I won’t spoil the fun - and fun it certainly is - but I should mention one facet of this book that is a bit uncomfortable. My wife and I listened to this with the kids, which makes it more awkward. Part of the plot involves a troop of African-American minstrels, who perform a concert on board Stoker’s yacht. In order to escape from Stoker, who intends to force him to marry Pauline, Bertie (on with Jeeves’ assistance) blacks his face with shoe polish to pass as one of the band. While the book thankfully avoids offensive stereotypes - the musicians themselves are merely mentioned in a favorable manner - the use of “blackface” itself is a little odd to explain. Worse was the use of the N word by Bertie in describing the performers. While N----- was already considered mildly offensive in the United States by the 1930s, it was standard, non-offensive usage in Britain when this book was written. (I looked it up.) In fact, the word was used to refer to all dark skinned persons, including those from India and South Asia. Interestingly, the epithet is used only by Bertie (who means no harm), not by Jeeves, who uses the scientific term of the day, “Negroid.” One may assume that Jeeves as a general rule is more politically correct (or whatever the 1930s equivalent was) than Bertie, who is generous in his use of slang. Fortunately, we already discussed this issue when we read Tom Saywer. The kids did find the slapstick rather hilarious, or course, so they will likely enjoy Wodehouse in the years to come.
One of the things I love about Wodehouse is his ability to do the exact opposite of what a thrill writer would do. This passage occurs after a night in which Bertie has been accused of being the devil by the drunk Brinkley, and has had to spend a very uncomfortable night.
I don’t know if you’ve ever spent a night in a summer-house. If not, avoid making the experiment. It’s not a thing I would advise any friend of mine to do. On the subject of sleeping in summer-houses, I will speak out fearlessly. As far as I’ve been able to ascertain, such a binge doesn’t present a single attractive feature. Apart from the inevitable discomfort in the fleshy parts, there is the cold. And apart from the cold, there is the mental anguish. All the ghost stories you ever read go flitting through the mind, particularly any you know where fellows are found next morning absolutely dead, without a mark on them, but with such a look of horror and fear in their eyes that the search party draw in their breath a bit and gaze at each other as much as to say, “What ho?”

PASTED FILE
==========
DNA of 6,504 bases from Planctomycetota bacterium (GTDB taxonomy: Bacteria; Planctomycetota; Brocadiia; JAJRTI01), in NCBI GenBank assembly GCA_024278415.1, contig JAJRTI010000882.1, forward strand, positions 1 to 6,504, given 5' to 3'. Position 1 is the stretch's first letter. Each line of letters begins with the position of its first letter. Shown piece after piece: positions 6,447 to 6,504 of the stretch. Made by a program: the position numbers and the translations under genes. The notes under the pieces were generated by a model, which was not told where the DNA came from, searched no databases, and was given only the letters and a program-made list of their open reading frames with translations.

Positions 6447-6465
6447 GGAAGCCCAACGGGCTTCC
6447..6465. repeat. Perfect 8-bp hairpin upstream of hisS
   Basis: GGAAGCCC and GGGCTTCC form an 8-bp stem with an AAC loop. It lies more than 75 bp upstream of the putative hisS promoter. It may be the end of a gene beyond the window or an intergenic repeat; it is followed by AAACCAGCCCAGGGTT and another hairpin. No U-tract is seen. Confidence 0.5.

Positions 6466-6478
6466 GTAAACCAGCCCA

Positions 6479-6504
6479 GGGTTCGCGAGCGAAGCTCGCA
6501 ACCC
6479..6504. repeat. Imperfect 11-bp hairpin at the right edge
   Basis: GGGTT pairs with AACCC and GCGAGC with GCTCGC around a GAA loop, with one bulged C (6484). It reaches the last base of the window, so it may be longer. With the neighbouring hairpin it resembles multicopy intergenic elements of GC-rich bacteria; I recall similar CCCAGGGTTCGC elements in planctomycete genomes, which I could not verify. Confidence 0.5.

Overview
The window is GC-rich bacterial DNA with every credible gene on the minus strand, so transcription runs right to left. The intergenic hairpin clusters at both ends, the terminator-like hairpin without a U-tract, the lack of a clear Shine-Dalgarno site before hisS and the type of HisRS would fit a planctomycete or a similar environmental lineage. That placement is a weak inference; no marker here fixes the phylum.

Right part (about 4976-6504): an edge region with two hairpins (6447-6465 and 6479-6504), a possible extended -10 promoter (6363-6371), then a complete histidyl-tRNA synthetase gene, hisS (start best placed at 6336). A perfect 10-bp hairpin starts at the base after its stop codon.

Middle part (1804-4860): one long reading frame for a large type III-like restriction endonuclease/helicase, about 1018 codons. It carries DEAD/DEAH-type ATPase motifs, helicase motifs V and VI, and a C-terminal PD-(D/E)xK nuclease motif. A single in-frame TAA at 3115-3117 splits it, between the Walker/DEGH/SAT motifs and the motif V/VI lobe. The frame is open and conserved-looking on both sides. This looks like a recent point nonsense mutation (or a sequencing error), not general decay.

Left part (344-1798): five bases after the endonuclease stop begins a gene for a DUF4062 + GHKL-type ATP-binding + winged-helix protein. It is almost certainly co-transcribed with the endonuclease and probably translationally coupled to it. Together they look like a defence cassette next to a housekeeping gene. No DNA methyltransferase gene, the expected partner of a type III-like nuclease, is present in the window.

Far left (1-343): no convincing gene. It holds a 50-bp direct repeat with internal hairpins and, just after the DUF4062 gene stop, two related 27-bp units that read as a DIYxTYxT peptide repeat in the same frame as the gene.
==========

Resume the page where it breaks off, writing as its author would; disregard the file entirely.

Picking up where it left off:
That “what ho?” at the end just cracks me up every time.
Finally, after Jeeves comes up with a thoroughly ludicrous, but brilliant plan to extricate everyone at the end, Bertie, who gets to suffer the indignity necessary - and without any breakfast for that matter - in order to bring everything right in the end, protests:
'Oh?' I said, and you couldn't have described my voice as anything but caustic. 'So I am to go down in the history of Chuffnell Regis as one of our leading dipsomaniacs?'
'He may just think him potty,' suggested Pauline.
And so, like all Wodehouse, which exists in a realm where ordinary rules cannot possibly apply, and where being a bit “potty” is an advantage, everything comes out right in the end. Except Bertie’s reputation, which is a bit tarnished to start with.
This book is a great introduction to Wodehouse, and also to the Bertie and Jeeves books.
Note on the audio book:
I don’t often listen to books, which is silly because I spend enough time driving that it would be a useful diversion. Perhaps I will remedy this in the future.
This particular book was narrated by Alexander Spencer. (Published by Borders.) I was surprised to note that he makes Bertie, Jeeves, and Chuffy sound very similar to their characters in the delightful BBC miniseries starring Hugh Laurie and Steven Fry. Since this recording was made in 1984, while the series didn’t come out until nearly a decade later, I wonder if Fry and Laurie took some inspiration from Spencer. In any case, the reading is very well done, with a good pacing, clear diction, and a truly magnificent realization of the characters. If you can find it, I highly recommend this particular version.
In the Fry and Laurie version, the banjolele is replaced by the trombone. Here is the beginning of the episode based on Thank You, Jeeves. Bonus points for the jaunty violin melody in the theme. By all means, watch the series, which is great fun in its own right, even if the screen is never quite as good as the page.
P.G. Wodehouse IS as good as it gets. There is no past tense here: Wodehouse is a living and breathing entity whose words speak as brightly now as they did 100 years ago. Indeed, it is not too much to say that he who has no Wodehouse in him, as the Shakespeare lad might say, "...is fit for treasons, stratagems, and spoils." Tim, as ever, has biffed out a deservedly glowing review of this volume as should send legions of book lovers scrambling off to the bookstore of their choice. Well done!ReplyDelete
You're right. Wodehouse does the exact opposite of what a thrill writer would do. And he is so amusing.ReplyDelete
We own so many Wodehouse books I haven't read yet. Sometimes I despair of ever getting to them. I like the idea of reading one a year. That would at least help work through the pile and help me feel productive. :)